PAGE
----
The first part of this book deals with disease, health, and diet mainly in Knightswood prior to, during, and immediately following World War II. The second part is concerned mainly with the education of primary school children in the same area and during the same period, although there are several ventures beyond Knightswood and into Glasgow generally. This is not intended to be an academic treatise but is more in the form of a collection of experiences from a number of men and women who spent their formative years in Glasgow's largest between-the-wars housing development. The accounts are equally applicable to all of Glasgow Corporation's pioneering garden suburbs. In addition to anecdotes there is a great deal of easily verifiable "official" information; for example, details of Glasgow's highly successful mass chest X-ray campaign in the 1950s and a fair amount of factual material concerning the Scottish education system operating in the early to mid 20th century. Perhaps this modest book, although concentrating on health and education, will go some way to giving Glasgow's largest garden suburb the attention it deserves.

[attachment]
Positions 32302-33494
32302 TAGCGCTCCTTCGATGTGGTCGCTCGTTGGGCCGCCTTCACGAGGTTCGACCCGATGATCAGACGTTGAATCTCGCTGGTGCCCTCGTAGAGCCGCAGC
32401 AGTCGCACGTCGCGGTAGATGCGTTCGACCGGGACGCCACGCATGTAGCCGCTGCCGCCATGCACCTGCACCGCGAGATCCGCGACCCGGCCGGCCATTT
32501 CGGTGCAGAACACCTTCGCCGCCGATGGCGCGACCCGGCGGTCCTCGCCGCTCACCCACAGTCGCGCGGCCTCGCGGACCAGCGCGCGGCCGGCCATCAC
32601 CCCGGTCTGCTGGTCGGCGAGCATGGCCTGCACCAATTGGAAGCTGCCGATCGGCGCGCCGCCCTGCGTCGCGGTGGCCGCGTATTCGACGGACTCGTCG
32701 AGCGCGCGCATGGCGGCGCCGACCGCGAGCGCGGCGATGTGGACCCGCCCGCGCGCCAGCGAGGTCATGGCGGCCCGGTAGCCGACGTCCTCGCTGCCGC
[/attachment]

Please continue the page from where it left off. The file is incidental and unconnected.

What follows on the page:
After all, this "land of hope and glory" has nurtured many people who came to the forefront of public attention and in a variety of occupations, having survived the diseases of childhood prevalent in the period covered and benefitted from a 'guid Scottish education'.